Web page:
You have to give director Alexandre Aja credit for moving beyond the gore-soaked pictures of his early career—beginning with “High Tension” and running through “Piranha 3D”—into more intriguing fare like “Horns” and now “The 9th Life of Louis Drax.” But praise has to be limited, since both of the films are what are best referred to as interesting failures.
“Drax,” adapted by actor Max Minghella (and in this case, producer) from a novel by Liz Jensen, is narrated, “Sunset Boulevard” style by Louis (Aiden Longworth), a kid seriously injured in a fall from a cliff while he and his parents Natalie (Sarah Gadon) and Peter (Aaron Paul) were having a picnic to celebrate the boy’s ninth birthday. While he lies in a coma under the care of handsome Dr. Allan Pascal (Jamie Dornan)—a coma expert called in by a colleague (Julian Wadham) who’d initially pronounced the boy deceased—Dalton (Molly Parker), a hard-nosed police inspector, searches for Peter, who has vanished, leading to the suspicion he might have tried to kill his son. Meanwhile Natalie hovers about the hospital, the concerned mother, and Allan soon becomes infatuated with her, leading his wife (Jane McGregor) to suspect that he’s being unfaithful.
For a coma victim Louis is an extraordinarily chatty kid, who tells us—complete with flashbacks—how he’s always been accident-prone, nearly having died on many occasions from food poisoning, falling chandeliers and electrocution. He also reports on the tension between his parents (in which he played no small part after informing his mother that during a quality-time outing Peter had run into his first wife), which resulted in their separation; on his sessions with an avuncular therapist, Mr. Perez (Oliver Platt); and on his reputation at school as a “wacko boy,” a description that might seem appropriate given what he reveals as his unusual attitude toward his pet hamsters. Still, his precocious character comes across more as endearing than as strange—if only just.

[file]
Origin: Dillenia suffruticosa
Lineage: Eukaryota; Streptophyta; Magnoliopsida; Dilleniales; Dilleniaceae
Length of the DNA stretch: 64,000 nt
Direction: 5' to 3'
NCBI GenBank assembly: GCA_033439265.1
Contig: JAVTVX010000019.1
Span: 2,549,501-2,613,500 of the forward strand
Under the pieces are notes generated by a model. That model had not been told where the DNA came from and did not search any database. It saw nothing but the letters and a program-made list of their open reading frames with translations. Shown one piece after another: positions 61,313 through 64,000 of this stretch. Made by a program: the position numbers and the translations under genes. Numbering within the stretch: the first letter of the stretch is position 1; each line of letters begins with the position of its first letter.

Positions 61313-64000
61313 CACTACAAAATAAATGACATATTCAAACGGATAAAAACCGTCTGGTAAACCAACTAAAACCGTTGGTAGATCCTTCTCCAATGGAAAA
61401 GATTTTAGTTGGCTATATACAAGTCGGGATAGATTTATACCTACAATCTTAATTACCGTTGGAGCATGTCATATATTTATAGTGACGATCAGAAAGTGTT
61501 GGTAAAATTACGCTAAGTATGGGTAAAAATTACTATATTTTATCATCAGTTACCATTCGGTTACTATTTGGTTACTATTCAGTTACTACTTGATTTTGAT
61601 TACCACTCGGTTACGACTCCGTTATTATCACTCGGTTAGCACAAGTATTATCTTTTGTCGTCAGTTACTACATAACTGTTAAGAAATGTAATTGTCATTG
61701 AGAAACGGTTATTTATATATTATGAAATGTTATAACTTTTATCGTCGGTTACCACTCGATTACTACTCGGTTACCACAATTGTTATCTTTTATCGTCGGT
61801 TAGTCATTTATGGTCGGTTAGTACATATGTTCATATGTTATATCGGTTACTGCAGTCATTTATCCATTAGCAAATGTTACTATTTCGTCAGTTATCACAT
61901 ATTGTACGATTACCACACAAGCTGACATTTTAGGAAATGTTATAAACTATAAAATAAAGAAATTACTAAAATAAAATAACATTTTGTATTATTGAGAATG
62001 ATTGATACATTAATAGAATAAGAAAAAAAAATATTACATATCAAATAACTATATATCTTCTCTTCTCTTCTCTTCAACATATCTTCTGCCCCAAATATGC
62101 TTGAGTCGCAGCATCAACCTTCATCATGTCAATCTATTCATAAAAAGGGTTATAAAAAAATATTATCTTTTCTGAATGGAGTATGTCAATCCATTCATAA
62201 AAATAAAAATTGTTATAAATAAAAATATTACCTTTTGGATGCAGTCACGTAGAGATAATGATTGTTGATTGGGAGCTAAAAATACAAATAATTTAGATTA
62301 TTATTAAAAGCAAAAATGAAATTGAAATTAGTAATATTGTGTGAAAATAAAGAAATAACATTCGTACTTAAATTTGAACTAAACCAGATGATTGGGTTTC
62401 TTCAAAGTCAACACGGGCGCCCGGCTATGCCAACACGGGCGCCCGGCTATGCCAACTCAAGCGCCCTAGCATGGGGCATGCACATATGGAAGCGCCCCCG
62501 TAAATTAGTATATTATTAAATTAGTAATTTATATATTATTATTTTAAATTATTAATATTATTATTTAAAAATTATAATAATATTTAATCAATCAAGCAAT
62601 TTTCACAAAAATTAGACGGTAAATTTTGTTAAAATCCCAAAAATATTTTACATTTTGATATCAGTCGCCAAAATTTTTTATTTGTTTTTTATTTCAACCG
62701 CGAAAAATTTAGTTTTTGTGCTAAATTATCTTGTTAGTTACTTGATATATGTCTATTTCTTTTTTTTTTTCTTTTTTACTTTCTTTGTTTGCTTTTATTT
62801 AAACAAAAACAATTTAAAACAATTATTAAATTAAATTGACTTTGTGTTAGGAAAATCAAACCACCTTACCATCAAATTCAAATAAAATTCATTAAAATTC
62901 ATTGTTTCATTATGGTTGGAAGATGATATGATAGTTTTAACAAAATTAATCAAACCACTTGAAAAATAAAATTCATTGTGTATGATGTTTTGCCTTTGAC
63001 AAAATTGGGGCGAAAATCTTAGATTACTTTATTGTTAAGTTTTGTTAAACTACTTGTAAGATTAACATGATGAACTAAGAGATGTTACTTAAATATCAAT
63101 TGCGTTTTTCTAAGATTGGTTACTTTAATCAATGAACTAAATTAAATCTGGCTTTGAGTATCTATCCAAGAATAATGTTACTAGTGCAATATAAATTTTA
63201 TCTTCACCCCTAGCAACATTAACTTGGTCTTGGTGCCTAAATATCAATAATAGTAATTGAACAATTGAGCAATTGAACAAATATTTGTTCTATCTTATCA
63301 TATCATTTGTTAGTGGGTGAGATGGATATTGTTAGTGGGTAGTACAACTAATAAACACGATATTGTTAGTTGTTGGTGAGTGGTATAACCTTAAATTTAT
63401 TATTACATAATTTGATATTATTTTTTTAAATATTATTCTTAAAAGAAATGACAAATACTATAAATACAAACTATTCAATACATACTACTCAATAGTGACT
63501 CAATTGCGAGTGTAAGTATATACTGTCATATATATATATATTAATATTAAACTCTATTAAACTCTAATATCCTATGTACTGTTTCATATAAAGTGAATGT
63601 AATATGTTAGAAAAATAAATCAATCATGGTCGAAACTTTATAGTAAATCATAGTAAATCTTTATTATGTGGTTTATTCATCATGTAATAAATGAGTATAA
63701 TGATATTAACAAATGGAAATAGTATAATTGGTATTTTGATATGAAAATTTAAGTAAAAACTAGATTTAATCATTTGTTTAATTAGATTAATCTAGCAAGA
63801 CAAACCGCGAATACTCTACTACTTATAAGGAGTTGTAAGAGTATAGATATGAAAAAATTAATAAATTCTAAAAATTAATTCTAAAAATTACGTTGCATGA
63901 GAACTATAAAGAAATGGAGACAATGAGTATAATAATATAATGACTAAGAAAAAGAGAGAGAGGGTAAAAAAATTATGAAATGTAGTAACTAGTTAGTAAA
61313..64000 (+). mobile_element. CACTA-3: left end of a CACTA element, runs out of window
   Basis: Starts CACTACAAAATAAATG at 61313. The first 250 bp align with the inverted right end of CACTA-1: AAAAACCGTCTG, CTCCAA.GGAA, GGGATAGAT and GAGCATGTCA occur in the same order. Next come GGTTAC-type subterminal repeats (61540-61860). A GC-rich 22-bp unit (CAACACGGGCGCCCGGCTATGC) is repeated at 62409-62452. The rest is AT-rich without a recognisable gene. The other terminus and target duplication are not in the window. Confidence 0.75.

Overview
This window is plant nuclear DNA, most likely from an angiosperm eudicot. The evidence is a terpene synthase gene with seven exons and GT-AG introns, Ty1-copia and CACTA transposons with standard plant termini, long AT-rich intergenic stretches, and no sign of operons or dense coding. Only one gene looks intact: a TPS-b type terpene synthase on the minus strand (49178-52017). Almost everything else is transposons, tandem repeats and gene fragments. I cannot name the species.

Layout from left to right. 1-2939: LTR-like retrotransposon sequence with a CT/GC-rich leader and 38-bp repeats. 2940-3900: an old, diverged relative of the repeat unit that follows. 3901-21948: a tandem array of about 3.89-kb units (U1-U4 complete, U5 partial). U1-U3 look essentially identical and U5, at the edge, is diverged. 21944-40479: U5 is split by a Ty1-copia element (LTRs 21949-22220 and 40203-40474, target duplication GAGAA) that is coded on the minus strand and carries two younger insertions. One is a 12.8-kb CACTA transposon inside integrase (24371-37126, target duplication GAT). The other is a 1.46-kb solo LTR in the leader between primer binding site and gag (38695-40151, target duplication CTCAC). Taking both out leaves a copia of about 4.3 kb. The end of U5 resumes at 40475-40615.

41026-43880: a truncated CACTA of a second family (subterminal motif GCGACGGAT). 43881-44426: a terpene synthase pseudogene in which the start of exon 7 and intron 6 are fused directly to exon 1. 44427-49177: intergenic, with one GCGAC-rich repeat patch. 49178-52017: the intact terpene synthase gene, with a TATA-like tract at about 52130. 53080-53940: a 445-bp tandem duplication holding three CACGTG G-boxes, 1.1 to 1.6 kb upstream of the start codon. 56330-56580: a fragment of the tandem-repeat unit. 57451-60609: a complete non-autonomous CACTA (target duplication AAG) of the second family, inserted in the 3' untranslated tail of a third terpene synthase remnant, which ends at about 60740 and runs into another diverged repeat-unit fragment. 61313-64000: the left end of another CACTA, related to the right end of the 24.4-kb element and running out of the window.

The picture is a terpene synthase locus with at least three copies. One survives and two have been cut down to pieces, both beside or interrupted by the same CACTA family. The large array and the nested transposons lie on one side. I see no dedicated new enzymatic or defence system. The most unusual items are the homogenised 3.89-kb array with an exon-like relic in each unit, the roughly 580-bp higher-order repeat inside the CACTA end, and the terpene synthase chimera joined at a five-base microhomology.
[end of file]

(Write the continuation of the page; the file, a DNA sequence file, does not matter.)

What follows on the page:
But peculiar things do start happening as his condition persists. Most of them involve Dr. Pascal, who begins having dreams about a Swamp Thing-type creature that, it’s eventually revealed, is haunting comatose Louis’ consciousness as well. The doctor is also implicated in a couple of hand-scrawled letters that claim to originate with the boy, though he obviously couldn’t have written them. And then there’s Peter’s mother Violet (Barbara Hershey), who shows up at the hospital, blaming Natalie for all the misery that she brought into her son’s life. Eventually the mystery of what happened to Louis on the ledge that fateful day is resolved, in a fashion that like so much in the story mixes the mundane with the supernatural.
That denouement feels as if it’s being played at the very edge of deadpan genre satire—a quality one might sense at other points in the movie as well. Certainly Minghella and Aja can’t expect us to take it as an entirely serious affair. Yet the absurdity is never taken as far as it was in “Horns” (in which Minghella had a major role, though it was adapted by other hands), and the tonal shifts between oddball quirkiness and potboiler cliché are never satisfactorily patched over, and when the ending rolls around, you might think you’ve been watching a spoof version of “If I Stay.”
Still, the picture has been handsomely made, with Maxime Alexandre’s lustrous widescreen cinematography capturing the felicities of Rachel O’Toole’s production design, while Patrick Watson’s score deftly adds some lush aural underpinning to the visuals. And the performances are fine once one gets past Dornan’s vacuously befuddled physician and Gadon’s blandly blank mother. Longworth certainly nails the weird vibe Louis emits, and Platt engagingly rumpled; Paul, meanwhile, conveys the divide between compassion and menace in Paul that’s necessary for the character to serve as a red herring in the plot, and it’s always good to see Hershey back on screen, even if her angry grandmother turn is little more than a glorified cameo. Parker appears to be emulating Juliette Lewis’ stern cop from “Secrets and Lies,” but she does it well.
It’s reported that the late Anthony Minghella, Max’s father, was interested in adapting Jensen’s novel for the screen. What he might have done with it must remain conjectural, but one suspects that the curious mixture of film noir and fantasy would have challenged even his talents, and Aja is not in his league.